Comic Store In Your Future – One Miiiiillion Copies

Rod Lamberti of Rodman Comics writes weekly for Bleeding Cool. Find previous columns here.

Back in May Marvel's Editor and Chief C.B.  Cebulski sent this out:

 "The last comic to sell a million copies was Star Wars #1. Which was almost five years ago. I feel it's about time we publish another title that sells over seven figures. And I think I have an idea. . . "

At first, a relaunched Star Wars 1 was thought to be the seven-figure issue. Cebulski said it was not. He claimed it would be a title set in the Marvel Universe.  Then many thought Marvel 1000 was the title that would sell over seven figures, it was not. There was a countdown to announce JJ Abrams and son will be writing a Spider-Man comic though that is not going to come close to a million copies. Marvel is good at over hyping and missing what fans want. Now we are into September and nothing about a comic that will sell over seven figures or what that "idea" really was.

Comic Store In Your future - One Miiiiillion Copies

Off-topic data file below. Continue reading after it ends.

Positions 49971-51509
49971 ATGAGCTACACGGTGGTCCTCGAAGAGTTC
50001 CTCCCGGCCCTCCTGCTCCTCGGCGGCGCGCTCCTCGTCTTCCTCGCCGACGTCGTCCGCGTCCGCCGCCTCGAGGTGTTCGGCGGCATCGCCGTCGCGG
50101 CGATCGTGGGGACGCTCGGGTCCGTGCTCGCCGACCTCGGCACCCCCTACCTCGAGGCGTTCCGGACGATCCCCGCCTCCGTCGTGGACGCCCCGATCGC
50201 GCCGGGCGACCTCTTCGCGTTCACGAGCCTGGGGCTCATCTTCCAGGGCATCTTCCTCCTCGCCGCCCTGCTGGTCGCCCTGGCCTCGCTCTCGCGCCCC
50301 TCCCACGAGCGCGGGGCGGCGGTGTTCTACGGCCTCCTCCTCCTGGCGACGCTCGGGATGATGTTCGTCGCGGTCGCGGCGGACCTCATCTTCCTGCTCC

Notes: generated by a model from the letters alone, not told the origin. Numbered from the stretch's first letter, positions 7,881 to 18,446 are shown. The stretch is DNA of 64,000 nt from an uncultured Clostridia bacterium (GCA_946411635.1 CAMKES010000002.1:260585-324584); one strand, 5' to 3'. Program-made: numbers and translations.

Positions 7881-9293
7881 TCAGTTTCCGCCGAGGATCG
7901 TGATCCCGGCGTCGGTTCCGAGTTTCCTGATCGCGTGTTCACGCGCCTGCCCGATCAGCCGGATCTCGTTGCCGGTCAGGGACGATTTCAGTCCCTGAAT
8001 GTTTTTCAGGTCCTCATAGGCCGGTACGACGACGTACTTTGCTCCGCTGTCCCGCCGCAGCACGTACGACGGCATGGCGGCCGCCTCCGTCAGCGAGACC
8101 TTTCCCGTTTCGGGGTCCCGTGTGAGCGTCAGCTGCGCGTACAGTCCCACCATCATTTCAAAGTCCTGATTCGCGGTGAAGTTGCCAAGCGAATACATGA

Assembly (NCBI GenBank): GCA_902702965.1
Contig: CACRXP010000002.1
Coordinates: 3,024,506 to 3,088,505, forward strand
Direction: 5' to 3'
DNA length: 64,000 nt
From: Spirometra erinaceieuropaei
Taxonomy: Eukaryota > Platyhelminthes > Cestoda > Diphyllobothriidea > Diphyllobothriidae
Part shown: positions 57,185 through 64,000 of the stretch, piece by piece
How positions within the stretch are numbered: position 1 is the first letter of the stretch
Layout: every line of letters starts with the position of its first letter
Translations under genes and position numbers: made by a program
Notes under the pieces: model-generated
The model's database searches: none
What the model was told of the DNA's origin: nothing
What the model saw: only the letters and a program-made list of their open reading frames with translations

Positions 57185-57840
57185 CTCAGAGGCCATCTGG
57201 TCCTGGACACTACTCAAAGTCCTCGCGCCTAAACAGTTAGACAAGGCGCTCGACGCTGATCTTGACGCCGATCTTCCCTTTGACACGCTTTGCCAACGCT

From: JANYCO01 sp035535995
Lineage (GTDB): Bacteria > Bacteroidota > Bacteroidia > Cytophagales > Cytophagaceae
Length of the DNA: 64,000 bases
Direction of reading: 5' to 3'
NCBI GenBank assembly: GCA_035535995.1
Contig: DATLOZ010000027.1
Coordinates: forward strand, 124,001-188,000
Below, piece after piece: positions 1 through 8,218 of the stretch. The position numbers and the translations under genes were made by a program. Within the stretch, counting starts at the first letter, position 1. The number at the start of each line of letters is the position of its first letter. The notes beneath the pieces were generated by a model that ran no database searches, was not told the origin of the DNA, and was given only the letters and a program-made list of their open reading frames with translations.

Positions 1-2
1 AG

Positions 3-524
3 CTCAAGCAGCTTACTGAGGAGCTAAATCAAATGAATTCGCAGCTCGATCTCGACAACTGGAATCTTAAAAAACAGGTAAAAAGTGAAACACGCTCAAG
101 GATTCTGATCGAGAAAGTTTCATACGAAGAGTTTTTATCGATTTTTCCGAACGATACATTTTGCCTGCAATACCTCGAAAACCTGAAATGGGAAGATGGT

DC, while not hyping unknown comics that sell over a million copies are not doing much better. Legion of Super-Heroes: Millennium was a title that we have/had customers looking forward to. Then more and more details came out about the book. It looked like this would be a younger team. It started to look less and less what Legion fans were hoping for. A majority of our pull customers who put it on their pull lists are in their forties. A few in their thirties. None in their twenties or younger. DC is not getting the word out to younger potential readers and are failing to pull in people that may be interested in a book they are trying to target. After years of waiting for a Legion first issue, one comes out and the Legion is not even in it.  It featured Thorn, a character that was not associated with the Legion before this issue. This comic should have simply have been called Millennium featuring Thorn.  After all the failed rebooting of previous Legion titles and having Geoff Johns write Legion of Three Worlds and making it all work, DC does it again, reboots Legion. Who bought Legion of Superheroes Millennium? Older fans that wanted to see the return of the Legion they knew. Now the Legion fanbase is once again disappointed.  From Guardians of the Galaxy, Yondu has an upcoming limited series coming out. It, of course, has Yondu looking and acting pretty much as the Yondu from the Guardians of the Galaxy movies. The number of people we have that requested it on their pull lists? None. Our comic fans may have enjoyed the Guardians of the Galaxy movies though they still want the comic version they know. Another book from Marvel targeting outside of their current customers while not trying to let outsiders know about this book. I understand wanting the fans of superhero movies to get into comics. Though just changing the characters to be as close as possible to their movie versions does not work.  The writer of House of X and Power of X, Jonathan Hickman recently said: "I think one of the big mistakes that some people make at Marvel Comics is that we are reactive to what they're doing in the Marvel films," Hickman added. "We should not be taking our creative cues from the direction they're taking things in the movies. That kind of defeats the point. "